Carson family shaken by Chile quake |

Carson family shaken by Chile quake

Teri Vance

Carson High School graduate Alli Collier, 19, who is spending the year in Chile as a foreign-exchange student, wrote on her blog about the Feb. 27 quake:

“It was as if someone took the world between their hands and shook it back and forth,” she wrote. “To be honest, I don’t even remember getting out of bed, I moved so fast. This was the scariest moment of my life.”

It turned into “the worst night” for 19-year-old Nico Carrasco, who is spending the year in Carson City, as he waited to hear news from his family in Chillan, an hour outside of Concepcion, where the quake hit.

“I called my dad and I called my mom, but no one answered,” he said. “The phones weren’t working. I didn’t sleep that night.”

In the middle of it all were Alli’s parents, Matt and Cathie, who are hosting Nico in their home.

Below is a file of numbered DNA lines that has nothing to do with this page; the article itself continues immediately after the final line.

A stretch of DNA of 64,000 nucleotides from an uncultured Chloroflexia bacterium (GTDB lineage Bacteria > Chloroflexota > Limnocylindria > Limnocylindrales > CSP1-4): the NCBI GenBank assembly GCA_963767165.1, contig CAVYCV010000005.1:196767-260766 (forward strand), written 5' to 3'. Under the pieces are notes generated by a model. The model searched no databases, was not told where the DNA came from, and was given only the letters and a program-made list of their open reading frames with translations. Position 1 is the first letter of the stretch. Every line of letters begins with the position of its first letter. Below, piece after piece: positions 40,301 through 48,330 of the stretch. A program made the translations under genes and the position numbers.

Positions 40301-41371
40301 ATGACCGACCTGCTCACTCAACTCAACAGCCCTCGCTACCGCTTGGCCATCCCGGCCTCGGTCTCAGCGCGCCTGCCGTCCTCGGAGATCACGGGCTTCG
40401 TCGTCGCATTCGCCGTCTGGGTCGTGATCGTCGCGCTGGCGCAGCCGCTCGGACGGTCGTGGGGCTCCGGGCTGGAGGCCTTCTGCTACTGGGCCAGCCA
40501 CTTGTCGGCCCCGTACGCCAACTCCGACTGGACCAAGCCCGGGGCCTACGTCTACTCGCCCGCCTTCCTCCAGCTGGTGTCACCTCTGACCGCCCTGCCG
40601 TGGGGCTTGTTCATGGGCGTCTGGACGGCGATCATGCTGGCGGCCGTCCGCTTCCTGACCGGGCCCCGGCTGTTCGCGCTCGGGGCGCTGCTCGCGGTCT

“It was a really long morning,” said Matt, who turned on the computer and cell phones to make sure they didn’t miss any attempts at communication.

“It was the kind of thing where you just stared at the phone hoping it would ring.”

Around noon, Nico heard from a cousin in Santiago that his family was OK and his house still standing.

Shortly after, Alli called, too.

Although relieved to hear she was OK, Matt still worried because she sounded upset, unlike her normal self.

“She’s a very positive person and always excited,” he said. “Her enthusiasm is pretty infectious.”

By the following Monday, she called back.

“She was back to herself then,” Matt recalled.

Alli wrote on her blog about seeing the devastation of the quake.

“My thoughts in this moment included: This is the end of the world and I am going to witness the earth cracking in half,” she wrote. “You really don’t understand how powerful the force of nature is until a moment like this. This was a powerful reminder of the force of God and how little control you have.”

In the weeks since, Matt said, Alli’s been helping her host family clean up after the quake and is determined to finish her year abroad with the Rotary Foreign Exchange program.

“I’m glad she is,” he said. “I think it’s going to turn out to be quite the experience.”

Cathie feels the same way.

“I trust the people she’s living with,” she said. “I know she’s OK.”